Home improvement is one of the few sectors of retail that had a good run in 2017. The two biggest competitors in the industry, Home Depot (NYSE:HD) and Lowe's (NYSE:LOW), have soundly beaten the broader market's returns this year.

Improving home prices and home sales have led consumers to invest more in their homes, fixing them up before or after a sale and investing more in home maintenance. It's also a market well-insulated from e-commerce, with its heavy and pricey inventory. These trends put both Home Depot and Lowe's in strong positions for continued growth.

Investors looking to get into the home-improvement retail space might have trouble deciding between the two market leaders. Home Depot is an ultra-efficient retail machine, but Lowe's may offer better value for the money.

A tape measure and pencil on a wooden table

Image source: Getty Images.

Get out your tape measures

Here's a quick side-by-side comparison of the two companies:

Metric

Home Depot

Lowe's

Market cap

$222 billion

$76 billion

Sales growth*

6.4%

7.9%

Gross margin*

34.1%

34.2%

Operating margin*

14.9%

10.3%

Earnings per share*

$5.76

$3.42

Price-to-earnings ratio

26.4

22.2

*Through the first nine months of 2017. Data sources: Company quarterly earnings releases.

Home Depot is nearly three times the size of Lowe's.

While it's growing slightly more slowly, it's doing so with less invested capital; Home Depot has one of the highest returns on invested capital of any company. Lowe's, meanwhile, is building out more store locations, and acquiring smaller retailers in new verticals and geographic markets.

Another thing that separates the two companies is their operating margins. They have similar gross margins, but Home Depot's scale and operating efficiency allows it to produce a considerably higher operating margin. Lowe's is starting to close the gap Home Depot opened up after the housing recovery started, but its acquisition of lower-margin retailers like Rona will keep it from reaching the same levels as its bigger rival.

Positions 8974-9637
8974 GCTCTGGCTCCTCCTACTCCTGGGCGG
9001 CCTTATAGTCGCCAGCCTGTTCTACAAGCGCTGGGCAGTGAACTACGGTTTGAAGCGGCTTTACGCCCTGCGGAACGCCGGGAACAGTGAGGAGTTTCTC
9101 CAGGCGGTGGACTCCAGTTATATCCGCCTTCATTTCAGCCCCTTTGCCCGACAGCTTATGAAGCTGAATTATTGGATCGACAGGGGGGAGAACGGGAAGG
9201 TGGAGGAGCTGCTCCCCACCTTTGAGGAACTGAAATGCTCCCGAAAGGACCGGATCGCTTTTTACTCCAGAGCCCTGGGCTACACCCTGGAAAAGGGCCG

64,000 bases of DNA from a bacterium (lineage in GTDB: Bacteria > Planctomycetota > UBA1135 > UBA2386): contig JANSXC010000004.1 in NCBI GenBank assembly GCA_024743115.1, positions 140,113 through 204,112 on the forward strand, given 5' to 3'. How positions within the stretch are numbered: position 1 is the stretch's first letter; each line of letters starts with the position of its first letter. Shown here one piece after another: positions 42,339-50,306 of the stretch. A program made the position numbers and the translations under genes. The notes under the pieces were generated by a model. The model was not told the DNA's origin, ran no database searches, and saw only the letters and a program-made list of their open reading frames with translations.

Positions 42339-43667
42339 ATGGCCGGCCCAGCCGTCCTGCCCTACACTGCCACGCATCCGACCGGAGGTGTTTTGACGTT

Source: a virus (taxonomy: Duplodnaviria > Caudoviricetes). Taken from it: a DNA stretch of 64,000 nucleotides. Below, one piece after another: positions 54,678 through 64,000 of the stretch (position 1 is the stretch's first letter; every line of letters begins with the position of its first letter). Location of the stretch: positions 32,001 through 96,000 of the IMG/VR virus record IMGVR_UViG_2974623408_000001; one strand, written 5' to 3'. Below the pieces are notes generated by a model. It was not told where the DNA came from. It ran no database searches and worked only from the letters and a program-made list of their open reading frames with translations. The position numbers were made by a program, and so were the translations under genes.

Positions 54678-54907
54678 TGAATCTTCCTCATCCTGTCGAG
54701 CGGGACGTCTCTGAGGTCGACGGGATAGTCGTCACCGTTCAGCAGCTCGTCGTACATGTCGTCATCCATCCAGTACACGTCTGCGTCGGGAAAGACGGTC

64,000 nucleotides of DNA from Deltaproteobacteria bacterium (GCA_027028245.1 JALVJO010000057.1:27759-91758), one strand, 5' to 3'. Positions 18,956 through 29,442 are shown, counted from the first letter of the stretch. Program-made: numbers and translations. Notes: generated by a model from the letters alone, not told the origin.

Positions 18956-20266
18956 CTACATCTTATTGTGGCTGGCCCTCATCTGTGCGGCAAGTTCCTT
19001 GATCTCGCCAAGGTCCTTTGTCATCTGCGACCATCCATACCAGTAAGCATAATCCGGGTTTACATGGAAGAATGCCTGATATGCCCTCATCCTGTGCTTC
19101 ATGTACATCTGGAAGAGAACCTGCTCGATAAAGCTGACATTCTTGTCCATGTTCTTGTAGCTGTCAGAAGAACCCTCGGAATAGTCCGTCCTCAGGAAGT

Indeed, Home Depot is firing on all cylinders when it comes to execution. Lowe's has certainly had a couple of missteps, but its operations are nothing to sneeze at, either.

You might need an extension ladder

The main thing that gives me pause with Home Depot is its valuation: Its price-to-earnings multiple is at a 15-year high. What's more, the gap between Home Depot's P/E and Lowe's P/E hasn't been this wide since last decade; Home Depot stock is priced at a premium on both a historical and a relative basis.

That's not to say Home Depot doesn't deserve a premium price -- see the discussion above -- but Lowe's is trading near a multiple it hasn't seen since 2014. Its price is much more in line with its historical average. Granted, Lowe's outlook for earnings growth over the next five years isn't as strong as it was the last few years, but its capital returns program looks to be in strong shape, which will bolster earnings per share through aggressive share buybacks.

As a result of its share buyback program and continued improvements in its operating margin and return on capital, Lowe's should be able to produce better growth in earnings per share than Home Depot for the foreseeable future. While Home Depot's operations are extremely appealing, its shares are simply priced for perfection. With Lowe's stock trading closer to its historical fair value than Home Depot's, the better investment right now seems like Lowe's.

Adam Levy owns shares of Lowe's. The Motley Fool has the following options: short May 2018 $175 calls on Home Depot and long January 2020 $110 calls on Home Depot. The Motley Fool recommends Home Depot and Lowe's. The Motley Fool has a disclosure policy.